The narrow asphalt strip on the dam originally was a simple maintenance road, but was opened to the public years ago so boat trailers and other recreational traffic could circumnavigate the lake. That perfunctory role expanded with Folsom's growth.
Born a mining and railroad town but fixed on the national map when Johnny Cash sang of Folsom Prison, the city has seen a construction boom that brought an Intel Corp. plant, shopping centers and vast housing tracts. Folsom now has 60,000 people.
In recent years, commuters on both sides of the lake latched onto the dam road as a shortcut to avoid the historic downtown, where Wild West commercial buildings crowd narrow lanes ill-suited for heavy commuter traffic.
Old Town has been awash with cars ever since steel gates went up to block the dam road. Any workday afternoon, motorists back up across Rainbow Bridge. Hordes of drivers ignore electronic signboards advising the use of major streets, cutting instead into neighborhoods in a fruitless quest to escape.
John Reiner watched them snake past his tidy two-story clapboard one day recently. He could only shake his head. Traffic has tripled, sometimes roaring past at 40 mph on a residential lane meant for half that, the retired construction worker said. "I just tolerate it. It's here. What are you going to do?"
Down the street, Vern Anderson, 79, recalled the old days, when the street saw "maybe five cars a day." Now at "breakfast, lunch and go-home time," he said, "it's more like Highway 50."
Even so, he's not pushing for opening the dam road. A retired Air Force employee, Anderson has two American flag stickers affixed to his home's front window. He favors caution over convenience in a time of war. But like almost everyone else in Folsom, he would like relief.
It could come with a proposed new bridge a quarter-mile downstream from the dam. Two local congressmen are pushing bills to fund the $66-million solution. City officials say Folsom is owed. When Congress authorized the dam in the late 1940s, federal officials promised to replace four roads flooded by Folsom Reservoir. None have been built.
Even if funding arrives, design and construction could take five years. City officials are pushing for quicker relief. Miklos traveled to Washington in early March, pressing officials in the Bureau of Reclamation for a reprieve. He'll go again next week.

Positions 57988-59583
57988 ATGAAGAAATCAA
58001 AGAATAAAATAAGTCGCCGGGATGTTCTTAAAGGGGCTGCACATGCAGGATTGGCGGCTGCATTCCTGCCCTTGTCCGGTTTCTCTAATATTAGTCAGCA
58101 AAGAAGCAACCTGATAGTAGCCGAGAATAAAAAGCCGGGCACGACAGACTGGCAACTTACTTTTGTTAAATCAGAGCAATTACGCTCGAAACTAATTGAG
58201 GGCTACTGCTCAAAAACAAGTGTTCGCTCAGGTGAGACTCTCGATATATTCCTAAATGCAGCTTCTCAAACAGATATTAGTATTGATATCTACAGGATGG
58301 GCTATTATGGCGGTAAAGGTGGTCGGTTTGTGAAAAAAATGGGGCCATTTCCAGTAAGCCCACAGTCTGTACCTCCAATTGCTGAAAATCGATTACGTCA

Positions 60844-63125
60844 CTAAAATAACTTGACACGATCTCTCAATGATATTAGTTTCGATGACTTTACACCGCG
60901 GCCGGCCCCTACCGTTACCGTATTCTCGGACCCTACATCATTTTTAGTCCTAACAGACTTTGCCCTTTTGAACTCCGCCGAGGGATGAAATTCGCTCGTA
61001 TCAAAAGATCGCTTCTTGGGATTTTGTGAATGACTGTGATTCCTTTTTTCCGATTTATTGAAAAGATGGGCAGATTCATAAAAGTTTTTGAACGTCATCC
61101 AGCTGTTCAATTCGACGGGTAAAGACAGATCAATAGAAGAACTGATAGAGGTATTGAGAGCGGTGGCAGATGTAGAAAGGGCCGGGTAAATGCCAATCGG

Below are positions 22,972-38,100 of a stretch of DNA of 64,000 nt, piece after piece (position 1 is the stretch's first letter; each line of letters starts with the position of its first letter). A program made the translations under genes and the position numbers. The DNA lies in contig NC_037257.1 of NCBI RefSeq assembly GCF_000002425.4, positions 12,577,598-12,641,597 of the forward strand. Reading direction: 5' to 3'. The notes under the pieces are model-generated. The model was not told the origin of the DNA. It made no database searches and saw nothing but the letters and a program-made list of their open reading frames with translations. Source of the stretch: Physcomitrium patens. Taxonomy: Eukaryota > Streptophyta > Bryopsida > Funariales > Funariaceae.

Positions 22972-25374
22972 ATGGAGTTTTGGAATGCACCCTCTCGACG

In advance of the trip, the City Council dispatched a letter to Washington, asking that the road be reopened during commuter hours, but remain off-limits to big trucks.
The council also proposed a menu of security improvements, from increased video surveillance to random vehicle searches. Finally, it asked federal officials to cut a check to offset $30,000 the city spent to manage the increased congestion.
In the meantime, commuters have been left to stew.
Jeri Lou Paul saw her morning drive time double. She's riding her bike now, and the seven-mile trip is as fast on two wheels as four, she said.
"They put a couple of National Guardsmen out on the Golden Gate Bridge to protect it, but they completely shut down the road on Folsom Dam," she said. "It doesn't make sense."
Business has ebbed along clogged corridors, which some merchants say is the result of customers' being scared off by traffic.
"They're frustrated," Andi Adkins-Pogue said at her custom picture framing shop beside Folsom's most traffic-choked intersection. "Running a quick errand can take 20 minutes."
But many folks choose to tolerate it. Suzanne Fisher battles the congestion like everyone else. But we're in a changed world, she said. There's a war on, and bigger worries.
Fisher has a nephew, 19, in Iraq. He's a gunner on a Humvee. She can't hold back the tears just thinking about him.
"Because of my nephew, I look at this whole traffic mess and say it's not that big a deal," Fisher said. "That's the reality. We're all in a war zone. So you're five minutes late. So what? Let it go."